It is very important to give an airship its special design. Some people might find it nostalgic or even a waste of time to design an airship in its unique form. This is simply not true. The previously mentioned cigar-shaped hull gives an airship stability, low air resistance and a maximum amount of lift. Tried and tested, very reliable and effective designs are the Goodyear blimp design, Prill's semirigid design, or, of course, Zeppelin's own, more than 100 slightly variable designs . For Simon, another aspect was the feasibility of the hull construction with limited means and minimum expenses. Along with this considerations came the demands Simon had to fulfill. It had to be the smallest blimp possible for outside operation. Thus, the design of an ellipsoid of rotation (EoR) combined with a middle cylinder (MC) was chosen, as described in the construction of Simon, after the simple formula for the volume of an EoR (3) and a cylinder (4)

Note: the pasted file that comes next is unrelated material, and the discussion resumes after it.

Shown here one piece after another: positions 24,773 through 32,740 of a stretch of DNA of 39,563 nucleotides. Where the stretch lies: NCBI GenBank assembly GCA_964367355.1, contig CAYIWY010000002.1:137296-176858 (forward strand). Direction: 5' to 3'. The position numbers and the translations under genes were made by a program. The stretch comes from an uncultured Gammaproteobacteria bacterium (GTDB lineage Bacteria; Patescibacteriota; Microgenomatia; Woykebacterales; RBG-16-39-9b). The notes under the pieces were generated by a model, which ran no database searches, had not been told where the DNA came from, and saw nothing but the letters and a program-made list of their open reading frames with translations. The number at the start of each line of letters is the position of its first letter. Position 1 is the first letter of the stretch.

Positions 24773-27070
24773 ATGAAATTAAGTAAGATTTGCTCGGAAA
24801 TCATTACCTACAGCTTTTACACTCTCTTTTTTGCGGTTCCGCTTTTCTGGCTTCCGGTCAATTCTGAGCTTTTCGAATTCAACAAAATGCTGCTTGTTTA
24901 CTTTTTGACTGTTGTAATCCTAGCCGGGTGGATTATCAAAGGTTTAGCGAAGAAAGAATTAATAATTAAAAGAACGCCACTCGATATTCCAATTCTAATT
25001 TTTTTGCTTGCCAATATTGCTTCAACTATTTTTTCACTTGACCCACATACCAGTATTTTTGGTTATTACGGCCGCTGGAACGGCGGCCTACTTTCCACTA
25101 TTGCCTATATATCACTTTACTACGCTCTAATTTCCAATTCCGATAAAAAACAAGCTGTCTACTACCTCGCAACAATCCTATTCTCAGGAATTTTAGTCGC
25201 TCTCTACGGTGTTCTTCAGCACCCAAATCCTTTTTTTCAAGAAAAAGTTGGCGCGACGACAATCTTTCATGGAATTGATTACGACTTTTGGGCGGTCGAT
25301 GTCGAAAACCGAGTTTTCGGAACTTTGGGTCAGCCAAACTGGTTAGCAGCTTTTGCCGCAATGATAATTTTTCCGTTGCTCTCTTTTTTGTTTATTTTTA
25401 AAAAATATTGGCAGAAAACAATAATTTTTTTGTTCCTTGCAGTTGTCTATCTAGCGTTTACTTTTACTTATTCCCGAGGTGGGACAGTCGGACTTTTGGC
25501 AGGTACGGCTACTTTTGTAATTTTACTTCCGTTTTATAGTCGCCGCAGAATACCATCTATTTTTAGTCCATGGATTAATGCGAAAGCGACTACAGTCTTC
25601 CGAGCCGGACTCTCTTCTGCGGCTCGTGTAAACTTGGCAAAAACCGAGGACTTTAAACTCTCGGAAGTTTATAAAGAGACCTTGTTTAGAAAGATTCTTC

b) Volume, Lifting Force, and Weight
In chapter 1. b) Static Lift of an Airship, it becomes clear that the lifting force of an airship is directly related to the volume of its hull by equation (1). The weight, however, determines both of these values. The airship needs a lifting force at least as big as the overall weight of its components to be able to float in the air. Since temperature changes and pressure variations influence the ideal lifting force, it becomes necessary to calculate an ideal lifting force and volume big enough to overcome these influences. More is better than less. Also, it is often very difficult to calculate the overall weight of an airship in advance.